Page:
From the Director
While Bill Campbell was dean of the UNC Eshelman School of Pharmacy, he demonstrated by his actions the importance and lasting value of mentorship. We embrace his vision, and with the help of the Pharmacy Foundation of North Carolina and the School of Pharmacy, we began this formal mentoring program to support our junior faculty.
Bill and Karen Campbell came to UNC in 1992 when Bill took up his position as dean of the School. They had come from Auburn University, were Bill was dean of the School of Pharmacy, and before Auburn, he served on the faculty of the School of Pharmacy at the University of Washington-Seattle. Bill’s vision was that the UNC Eshelman School of Pharmacy would become the nation’s leading school of pharmacy in education and research. In his eleven years as Dean, Bill transformed the school and created a framework for its sustained growth. His approach was unique. While Bill developed his strategy along major programmatic themes, he enabled these programs by focusing on the individuals who would lead and participate in them: the faculty, the staff, and the students. Thus, Bill was the mentor of us all.
It was no surprise when friends of the Campbells and supporters of the School honored the couple’s contributions to the School by creating the Campbell endowed chair through the Pharmacy Foundation of North Carolina, Bill and Karen stipulated that the funds be used to foster junior-faculty mentoring. Bill has been one of the first and one of the strongest advocates within our profession for faculty mentoring. His paper “Mentoring of Junior Faculty” (American Journal of Pharmaceutical Education, 1992) outlines the benefits of mentoring for faculty progression and how a university and community are enriched by these efforts.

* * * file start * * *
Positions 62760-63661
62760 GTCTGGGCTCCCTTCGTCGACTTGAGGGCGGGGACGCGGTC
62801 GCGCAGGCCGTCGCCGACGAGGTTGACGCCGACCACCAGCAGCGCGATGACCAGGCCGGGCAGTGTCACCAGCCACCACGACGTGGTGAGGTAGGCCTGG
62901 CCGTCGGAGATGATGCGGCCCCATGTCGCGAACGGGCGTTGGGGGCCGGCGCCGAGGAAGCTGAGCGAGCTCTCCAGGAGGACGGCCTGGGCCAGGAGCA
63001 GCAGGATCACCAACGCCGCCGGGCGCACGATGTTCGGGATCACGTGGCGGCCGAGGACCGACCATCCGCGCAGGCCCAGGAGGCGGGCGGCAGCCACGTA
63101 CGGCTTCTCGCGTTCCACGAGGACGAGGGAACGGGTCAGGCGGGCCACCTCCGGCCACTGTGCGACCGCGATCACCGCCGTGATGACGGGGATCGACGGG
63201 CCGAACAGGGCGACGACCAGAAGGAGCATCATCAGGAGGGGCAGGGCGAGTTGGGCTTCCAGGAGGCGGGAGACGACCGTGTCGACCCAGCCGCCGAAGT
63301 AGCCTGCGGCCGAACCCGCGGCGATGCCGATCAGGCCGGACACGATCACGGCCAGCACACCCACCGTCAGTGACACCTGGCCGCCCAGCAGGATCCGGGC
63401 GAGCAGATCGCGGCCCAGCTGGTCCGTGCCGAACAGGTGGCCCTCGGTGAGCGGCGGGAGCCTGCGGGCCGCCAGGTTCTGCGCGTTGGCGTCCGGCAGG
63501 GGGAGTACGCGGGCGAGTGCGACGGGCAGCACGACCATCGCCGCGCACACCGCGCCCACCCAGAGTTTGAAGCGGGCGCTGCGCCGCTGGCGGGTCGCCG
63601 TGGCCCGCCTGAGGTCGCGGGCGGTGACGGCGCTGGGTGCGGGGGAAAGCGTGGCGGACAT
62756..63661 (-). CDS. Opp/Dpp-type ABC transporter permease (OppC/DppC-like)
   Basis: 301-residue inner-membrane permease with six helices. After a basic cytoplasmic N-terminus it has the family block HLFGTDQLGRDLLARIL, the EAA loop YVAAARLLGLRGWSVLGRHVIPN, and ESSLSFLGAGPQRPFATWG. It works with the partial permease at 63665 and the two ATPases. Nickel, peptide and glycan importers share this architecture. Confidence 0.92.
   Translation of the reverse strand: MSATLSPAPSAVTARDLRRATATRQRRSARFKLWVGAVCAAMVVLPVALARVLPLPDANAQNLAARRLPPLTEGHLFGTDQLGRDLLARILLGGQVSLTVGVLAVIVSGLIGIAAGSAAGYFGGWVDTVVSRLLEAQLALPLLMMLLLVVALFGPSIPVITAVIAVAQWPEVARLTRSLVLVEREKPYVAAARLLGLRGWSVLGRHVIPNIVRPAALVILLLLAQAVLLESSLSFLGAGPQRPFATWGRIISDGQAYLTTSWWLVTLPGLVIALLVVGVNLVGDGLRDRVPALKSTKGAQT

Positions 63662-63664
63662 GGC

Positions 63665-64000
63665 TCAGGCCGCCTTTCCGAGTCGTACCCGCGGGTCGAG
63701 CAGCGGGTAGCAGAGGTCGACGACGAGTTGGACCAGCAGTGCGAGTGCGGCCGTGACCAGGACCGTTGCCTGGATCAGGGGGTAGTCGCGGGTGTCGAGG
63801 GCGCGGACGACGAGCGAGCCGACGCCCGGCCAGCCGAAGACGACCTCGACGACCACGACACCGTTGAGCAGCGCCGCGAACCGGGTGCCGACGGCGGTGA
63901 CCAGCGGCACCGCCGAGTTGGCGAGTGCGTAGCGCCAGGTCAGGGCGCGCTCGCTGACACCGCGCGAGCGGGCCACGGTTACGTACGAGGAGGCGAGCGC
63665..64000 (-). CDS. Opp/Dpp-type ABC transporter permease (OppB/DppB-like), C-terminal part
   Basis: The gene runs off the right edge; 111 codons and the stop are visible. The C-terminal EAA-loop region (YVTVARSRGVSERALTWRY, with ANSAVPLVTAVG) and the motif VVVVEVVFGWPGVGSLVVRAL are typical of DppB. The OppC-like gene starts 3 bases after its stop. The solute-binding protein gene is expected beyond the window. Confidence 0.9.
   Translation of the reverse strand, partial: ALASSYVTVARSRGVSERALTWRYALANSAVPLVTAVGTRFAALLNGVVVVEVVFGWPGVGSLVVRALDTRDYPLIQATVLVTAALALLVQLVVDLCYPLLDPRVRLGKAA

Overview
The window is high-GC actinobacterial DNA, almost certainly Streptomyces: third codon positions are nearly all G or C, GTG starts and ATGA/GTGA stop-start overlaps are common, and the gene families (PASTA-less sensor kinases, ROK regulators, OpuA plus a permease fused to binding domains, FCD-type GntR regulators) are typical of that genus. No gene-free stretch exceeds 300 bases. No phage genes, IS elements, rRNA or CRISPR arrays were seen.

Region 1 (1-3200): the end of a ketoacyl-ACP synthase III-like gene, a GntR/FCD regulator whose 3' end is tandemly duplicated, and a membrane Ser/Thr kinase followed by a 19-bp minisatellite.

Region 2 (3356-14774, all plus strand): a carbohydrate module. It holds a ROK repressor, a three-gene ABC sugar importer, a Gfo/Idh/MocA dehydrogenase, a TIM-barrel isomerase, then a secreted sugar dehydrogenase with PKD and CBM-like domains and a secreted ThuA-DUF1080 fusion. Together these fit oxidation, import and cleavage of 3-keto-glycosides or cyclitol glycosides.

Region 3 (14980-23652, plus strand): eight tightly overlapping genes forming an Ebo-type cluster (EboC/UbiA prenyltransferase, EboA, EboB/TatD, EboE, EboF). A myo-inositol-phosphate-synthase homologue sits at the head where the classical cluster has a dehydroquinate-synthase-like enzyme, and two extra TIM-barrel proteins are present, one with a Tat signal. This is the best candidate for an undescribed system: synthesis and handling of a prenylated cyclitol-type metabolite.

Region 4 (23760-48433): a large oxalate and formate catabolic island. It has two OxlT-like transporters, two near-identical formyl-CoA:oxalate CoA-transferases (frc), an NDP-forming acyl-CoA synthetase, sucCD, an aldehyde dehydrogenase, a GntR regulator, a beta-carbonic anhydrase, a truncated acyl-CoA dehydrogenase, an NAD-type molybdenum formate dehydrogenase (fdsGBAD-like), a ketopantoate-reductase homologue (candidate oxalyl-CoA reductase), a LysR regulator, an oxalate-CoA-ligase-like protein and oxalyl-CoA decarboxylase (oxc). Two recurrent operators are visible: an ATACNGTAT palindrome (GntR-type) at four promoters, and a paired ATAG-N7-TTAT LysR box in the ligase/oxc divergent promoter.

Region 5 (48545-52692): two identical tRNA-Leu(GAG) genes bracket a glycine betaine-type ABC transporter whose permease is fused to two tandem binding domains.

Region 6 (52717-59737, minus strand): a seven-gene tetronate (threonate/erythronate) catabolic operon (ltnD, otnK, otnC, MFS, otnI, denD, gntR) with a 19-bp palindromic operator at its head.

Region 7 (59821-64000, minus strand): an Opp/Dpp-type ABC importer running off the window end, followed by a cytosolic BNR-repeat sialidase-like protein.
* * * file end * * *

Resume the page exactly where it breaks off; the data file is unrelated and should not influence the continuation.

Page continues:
We all have heroes and mentors. And one person’s hero may be another person’s mentor. My childhood hero was Harold Henry Reese, known to baseball fans as Pee Wee Reese, the captain of the Brooklyn Dodgers in the late 1940s and 1950s. Reese, a World War II veteran, was born and raised in Kentucky and is a member of Major League Baseball’s Hall of Fame. He led the Dodgers to seven National League championships and one World Series title. Most important, he was the team’s leader. In 1947, Branch Rickey, president of the Brooklyn Dodgers, brought a young baseball player from California named Jackie Robinson into the league. Robinson was the first African American baseball player in the majors. During one of the first road games of 1947, Robinson was met with racial epithets, derision, and hostility by the crowd and the opposing players. In a simple gesture of support and encouragement, the captain of the Dodgers, a natural mentor, walked from his shortstop position to second base, put his arm around Robinson’s shoulder, and told him to play ball the way only he could. Through that gesture Reese helped Robinson to play from within himself, to grow as a ball player, and to contribute to the Dodgers becoming a championship team.
As Reese’s encouragement of Jackie Robinson changed the game of baseball, so Bill Campbell’s natural mentorship in the School of Pharmacy brought out the best in each of us. Bill invited and enabled us to contribute to his vision of becoming the leading institution of pharmacy learning and research in the nation and to serve the citizens of North Carolina.
Harold Kohn, PhD
Director, Bill and Karen Campbell Faculty Mentoring Program
Kenan Professor of Medicinal Chemistry